Jayati Ghosh explains imperialism has gone through many different forms of control in the course of its evolution yet whether explicit or implicit, imperialism is about the struggle to control economic territories such as markets, workers and natural resources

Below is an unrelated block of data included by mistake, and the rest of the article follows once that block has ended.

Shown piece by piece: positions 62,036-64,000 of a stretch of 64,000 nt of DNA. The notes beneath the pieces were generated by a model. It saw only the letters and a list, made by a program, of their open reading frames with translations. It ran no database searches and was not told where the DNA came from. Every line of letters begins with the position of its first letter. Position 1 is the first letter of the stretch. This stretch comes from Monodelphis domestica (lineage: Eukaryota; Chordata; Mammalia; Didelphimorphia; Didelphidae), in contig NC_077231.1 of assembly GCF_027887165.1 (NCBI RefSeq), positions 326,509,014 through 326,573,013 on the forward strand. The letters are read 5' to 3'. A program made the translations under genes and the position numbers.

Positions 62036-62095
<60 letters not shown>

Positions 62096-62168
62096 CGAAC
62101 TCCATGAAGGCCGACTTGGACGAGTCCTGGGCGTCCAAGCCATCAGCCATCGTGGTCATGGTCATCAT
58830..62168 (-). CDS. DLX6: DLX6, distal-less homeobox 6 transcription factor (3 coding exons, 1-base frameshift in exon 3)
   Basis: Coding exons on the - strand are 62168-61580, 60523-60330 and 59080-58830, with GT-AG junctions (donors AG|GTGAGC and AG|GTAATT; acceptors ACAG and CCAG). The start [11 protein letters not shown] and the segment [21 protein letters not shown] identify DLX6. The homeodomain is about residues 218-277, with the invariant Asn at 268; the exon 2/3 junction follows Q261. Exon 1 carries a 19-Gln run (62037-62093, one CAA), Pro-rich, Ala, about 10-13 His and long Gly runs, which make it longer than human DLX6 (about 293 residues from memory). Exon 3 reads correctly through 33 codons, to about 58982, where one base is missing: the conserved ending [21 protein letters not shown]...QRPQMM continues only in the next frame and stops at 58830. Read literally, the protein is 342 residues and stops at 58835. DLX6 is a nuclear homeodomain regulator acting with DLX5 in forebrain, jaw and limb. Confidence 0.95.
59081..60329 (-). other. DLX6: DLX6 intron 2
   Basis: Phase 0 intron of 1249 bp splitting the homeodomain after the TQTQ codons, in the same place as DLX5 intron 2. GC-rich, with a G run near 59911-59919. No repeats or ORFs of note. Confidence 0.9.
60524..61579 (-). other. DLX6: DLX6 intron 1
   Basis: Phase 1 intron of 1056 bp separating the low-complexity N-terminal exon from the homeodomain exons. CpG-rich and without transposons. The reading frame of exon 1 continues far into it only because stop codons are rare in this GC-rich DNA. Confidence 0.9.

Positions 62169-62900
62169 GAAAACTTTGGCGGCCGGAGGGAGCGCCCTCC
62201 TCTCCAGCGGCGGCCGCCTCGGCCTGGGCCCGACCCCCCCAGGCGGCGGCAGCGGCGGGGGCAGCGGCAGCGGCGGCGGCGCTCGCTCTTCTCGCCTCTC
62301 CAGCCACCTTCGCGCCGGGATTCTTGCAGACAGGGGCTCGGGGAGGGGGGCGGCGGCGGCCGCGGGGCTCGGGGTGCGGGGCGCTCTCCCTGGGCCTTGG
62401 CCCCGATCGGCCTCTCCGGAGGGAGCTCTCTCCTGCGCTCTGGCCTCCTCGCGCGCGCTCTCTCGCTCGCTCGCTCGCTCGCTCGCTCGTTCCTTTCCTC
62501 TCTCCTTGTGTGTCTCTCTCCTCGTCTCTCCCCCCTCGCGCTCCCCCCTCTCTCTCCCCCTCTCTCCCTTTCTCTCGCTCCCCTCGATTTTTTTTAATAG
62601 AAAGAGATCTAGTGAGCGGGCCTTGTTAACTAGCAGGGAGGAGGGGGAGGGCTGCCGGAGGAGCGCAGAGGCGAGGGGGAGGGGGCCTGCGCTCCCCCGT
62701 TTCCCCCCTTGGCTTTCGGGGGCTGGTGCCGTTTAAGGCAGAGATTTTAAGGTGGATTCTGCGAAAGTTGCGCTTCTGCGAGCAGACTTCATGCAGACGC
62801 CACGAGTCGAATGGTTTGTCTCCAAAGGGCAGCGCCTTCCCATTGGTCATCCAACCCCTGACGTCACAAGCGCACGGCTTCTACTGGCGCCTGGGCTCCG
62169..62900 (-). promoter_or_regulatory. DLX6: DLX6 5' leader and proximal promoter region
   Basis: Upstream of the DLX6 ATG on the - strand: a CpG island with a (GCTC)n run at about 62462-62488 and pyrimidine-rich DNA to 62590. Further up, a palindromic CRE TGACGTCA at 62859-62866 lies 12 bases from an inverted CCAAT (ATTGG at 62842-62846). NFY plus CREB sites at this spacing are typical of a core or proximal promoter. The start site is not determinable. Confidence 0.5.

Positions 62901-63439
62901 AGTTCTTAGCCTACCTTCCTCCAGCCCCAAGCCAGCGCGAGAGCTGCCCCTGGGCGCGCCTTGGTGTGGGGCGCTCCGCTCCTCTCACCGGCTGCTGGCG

Lynn Fries: This is the Real News Network, I’m Lynn Fries in Geneva. At the heart of capitalism in the 21st century, the dynamics of imperialism remain fundamentally unchanged since the era of colonialism and the post-war Bretton Woods era. What has changed in the 21st century is the form of how imperialism is expressed and enforced in the neoliberal era. This is the topic of conversation with our guest, Jayati Ghosh. Specifically, the international legal and institutional architecture of imperialism in the 21st century. A professor of economics at Jawaharlal Nehru University, Jayati Ghosh is based in India, New Delhi and is here in Geneva for a visit. Welcome, Jayati. Jayati Ghosh: Thank you, it’s a pleasure to be here. Lynn Fries: In a recent essay you explain the profound impact of Prabhat Patnaik in advancing research and understanding of imperialism among economists, yourself included. Tell us some of your thoughts on that. Jayati Ghosh: You know, I think one of the great achievements of Prabhat Patnaik, who was my teacher and then my colleague and my mentor, is that he kind of brought the notion of imperialism to life in contemporary economic realities. And in particular, I think he highlighted the insight of Lenin that imperialism is fundamentally about the struggle over economic territory. It’s not just about state control or colonial control or any specific kind of control. It’s really the struggle of large capital over different kinds of economic territory. And these could be territories defined in terms of markets, in terms of workers and labor, in terms of natural resources, in terms of new kinds of markets that are developed. Lynn Fries: Talk about the evolution of imperialism and its continued relevance. Jayati Ghosh: Well, you know, imperialism has gone through many different forms in the course of its evolution. There was the time when it was explicit colonial control, when it was the control by the state over other physical territories which they could then change to their own desires. Subsequently, in the post-war world in the second half of the 20th century, you had a different form of imperialism where it was expressed much more in terms of the fact that there was a major super power. If you like, the head of the free world who was able to impose the rules in terms of determining how transactions occurred, determining the power of capital in different ways. Now, really what’s happened in the last decade of the 20th century and now subsequently in the 21st century is that that complete domination of one imperial power in terms of the capitalist world, that is no longer evident. It’s a much more open kind of free-for-all. You’re getting what Lenin would have a century ago called “inter-imperialist rivalries” coming to the fore much more. But you’re also getting the emergence of new powers who will question some of those rules and where the old static rules of the game don’t work anymore. And therefore imperialism has had to move towards new ways of control. They are not purely military. They are not purely political. They are much more, I would call them, legal and institutional forms of control. And these operate through creating rules for the limits of government to control capital in different ways. What we see as international agreements, if you break them down carefully, they are all about controlling government’s ability to control capital. Whether it is in the area of trade, controlling government’s abilities to control trade, or it is in the area of investment, limiting government’s abilities to regulate investment both cross border and inside their own economies, or it is financial flows. So, the WTO, of course, several of the rules of the IMF, but much more significantly, the new trade and investment treaties that are being signed, plurilateral, bilateral, all of these mega regionals. All of these are really oriented towards limiting the power of nation states to control capital, which in turn means that imperialism is able to take new forms. Lynn Fries: Give us some background on earlier forms of imperialism. Jayati Ghosh: About a century ago we saw a period when the earlier order, where you had a much more stable kind of control of capital in a stable imperialist form, was disintegrating. So we had a breakdown of the kinds of arrangements that enabled that stable kind of control. And we had a period, the interwar period, of course, of tremendous instability across the major capitalist powers and the emergence of all kinds of very unpleasant forces, fascist forces, but also the emergence of very strong workers’ movements across the advanced economies and, of course, the fact that you had a Russian revolution. You had the emergence of major alternative powers, socialist governments in different countries. And you had a much more restive and angry working class that was sick and tired of inequality and willing to actually demand more of its rights. Of course, the culmination in the Second World War of all of these contradictions meant that the post-world war situation had to be different. And you had, I believe, what is called a kind of, you know, the global arrangements of the Bretton Woods. That was a global contract between the developed and developing countries which allowed some degree of stability and also some possibilities for national development strategies that were autonomous in the developing world. But you also had within the advanced countries, the recognition that workers had to be given greater security and a greater piece of the economic pie. So you had the welfare state. You had Beveridge and others coming in, in England and elsewhere, talking about the need to ensure workers’ rights, basic social protections, a whole range of public provision in education, in health and a number of other areas. You had the change in the social contract, I would say, between capital and labor because, in a sense, capital was really on its knees. There was so much social unrest. There was so much anger at the way in which capital had really messed up the global economy and created conflict and what turns out to be hugely expensive and ultimately unnecessary wars that, in a way, capital had to make concessions to labor. What we saw, in what was then called the Golden Age, you know, the Bretton Woods period of stability, etcetera, is capital making these concessions to labor under the aegis of democratic states that regulated the powers of how capital behaved. But also provided much more to working classes in terms of what we now see as the social and economic rights of the working classes. In the developing world, things were of course different, and they varied from region to region. But it was very much the case that, in the developing world, there was the ability for autonomous economic development. Of course, the Cold War helped, there’s no question about it. The fact that there was a large socialist block that was sufficiently powerful not only created a nonaligned movement that saw itself as equidistant between two systems but it also created a tremendous bargaining power among developing countries which enabled them to actually pursue autonomous development trajectories. And it’s these trajectories that, in a sense, come to roost in the latter part of the 20th century, where Japan, for example, certainly emerges as a very major capitalist power. But even the east Asian development successes, even the industrialization that we saw in a number of Latin American countries, the emergent industrialization, which is now stalled in countries like India, and so on, we saw all of that happen because of, if you like, that global contract which had also emerged from the post-world war consensus. Lynn Fries: Explain more about this social contract where under the aegis of democracy capital made concessions to labor. Jayati Ghosh: Well, I think it would be a basic error to look at capital in terms of whether it is fundamentally benevolent or well-inclined and so on. There’s nothing emotional or sentimental about how capital operates. The purpose of capital is to make profits. That is its law. That is why it operates. And, objectively, whatever will deliver it more profits is what it will do. And that has nothing to do with, if you like, how bloody minded or benevolent capitalists are. It’s a separate thing. Those who wish to be particularly benevolent etcetera will fall by the wayside in the competition between capitalists. So, capital in its logic is designed to actually generate more and more profits. The political system, the social and political system is what has to rein it in. And in the period that we had talked about, the post-world war period, it was the political and social system that reined in capital and forced it to operate slightly more in the interests of society as a whole. Now, what happened with, first of all the breakdown of the ’70s and then the ’80s and the re-emergence of what we today call neoliberalism, is that the social contract that had sort of bound all of this together, that dissolved. Because it appeared that it was no longer able to deliver. There was, first of all, the stagflation of the ’70s in the developed world and a period of chaos in the developing world. And then, the fact that, you know, that welfare state thing was, in a sense, creaky. It was not able to deliver in a seamless and sustainable way. And that, I believe, created the political confusion under which neoliberalism emerges. I think neoliberalism is, in a sense, a distinct phase of capitalism. Many have linked it to financial globalization. That’s certainly an important element of neoliberalism but it’s more than that. Neoliberalism is fundamentally the view that the role of the state is not necessarily to reduce its power but to exercise its power directly in favor of capital. And that is based on a logic that economic growth is what matters. Economic growth will deliver all the other stuff, whether it is better living conditions or democracy or equity or anything. To get economic growth, you have to rely on large capital because they are the ones who can give you modern, formal sector employment and so on. To encourage large capital to invest and therefore cause economies to grow you have to give them incentives. And therefore, you have to give them fiscal incentives. Y ou have to give them monetary incentives. You have to give them freedom to operate as they see fit. You have to stop regulating them in different ways. This logic is what underlies neoliberalism. People talk about it as a retreat of the state. It’s not a retreat of the state. It’s a shift of the state away from protecting the interests of society at large and particularly, therefore, the working class towards protecting the interests of capital. Because we will see that states are no less powerful. In fact, some of the most neoliberal states are often the most authoritarian. And they’re becoming more and more authoritarian. But they are not promoting the interests of citizens, in general. And often they don’t even see themselves as fundamentally accountable to citizens. They see themselves or rather, the underlying motivation is to protect the interests of capital. Once again, it’s not necessarily bloody mindedness on the part of those who rule the states. It is based on this underlying logic that I mentioned that, you know, it’s only large capital that can deliver the goods in terms of economic growth and progress and all of that. Now, when this happened, you also got…In terms of large capital, there’s a problem. And this problem is, in a way, at the heart of contemporary imperialism. And we could go back to the old prey-predator arguments that, you know, operate in biology and so on, which is that predators need a certain population of prey. And they need that prey to survive and fatten up actually, and be all right, to some extent. Because otherwise you eat too much of the prey, you starve yourself. And, in a way, this is what capitalism has done. The much greater power given to large capital under this new international regime has actually created a situation where they’re not generating the markets they need. Because you keep pushing down the share of wages in national income, you keep suppressing wages in your societies, you have a problem of demand. You have a problem of actually finding markets for your products. You can do it for a while by exporting the problem. And some countries continue to do it, Germany, for example. But in fact that still doesn’t meet your requirements of continuous growth. So increasingly, finance capitalism sought to solve that problem through generating credit booms. So you have a boom, it ultimately ends in a bust because it is based on a credit bubble that cannot be sustained. But then, alright, you have the bust and then everybody gets up, picks up the pieces, and you have another credit boom. We’ve seen this in two successive decades, in the 1990s, again in the 2000s. That too runs out of steam. You can’t keep generating these same credit booms, because as households and companies get over-leveraged they’re not going to keep spending more. And the more you keep generating this income polarization between the workers and the peasants of the developing world and everyone and large capital, the more you come up against this demand constraint. So, in a way, that classic prey-predator relationship is playing out in global capitalism today, and that’s what gets expressed in these terms like “the new normal”, “secular stagnation”, you know, all of these terms that are thrown around that we just have to live with this because this is just the way things are now. Lynn Fries: We are going to break and be back with our guest, Jayati Ghosh, in Part 2 of this conversation on Imperialism in the 21st Century. Jayati Ghosh, thank you. Jayati Ghosh: Thank you. Lynn Fries: And thank you for joining us on The Real News Network.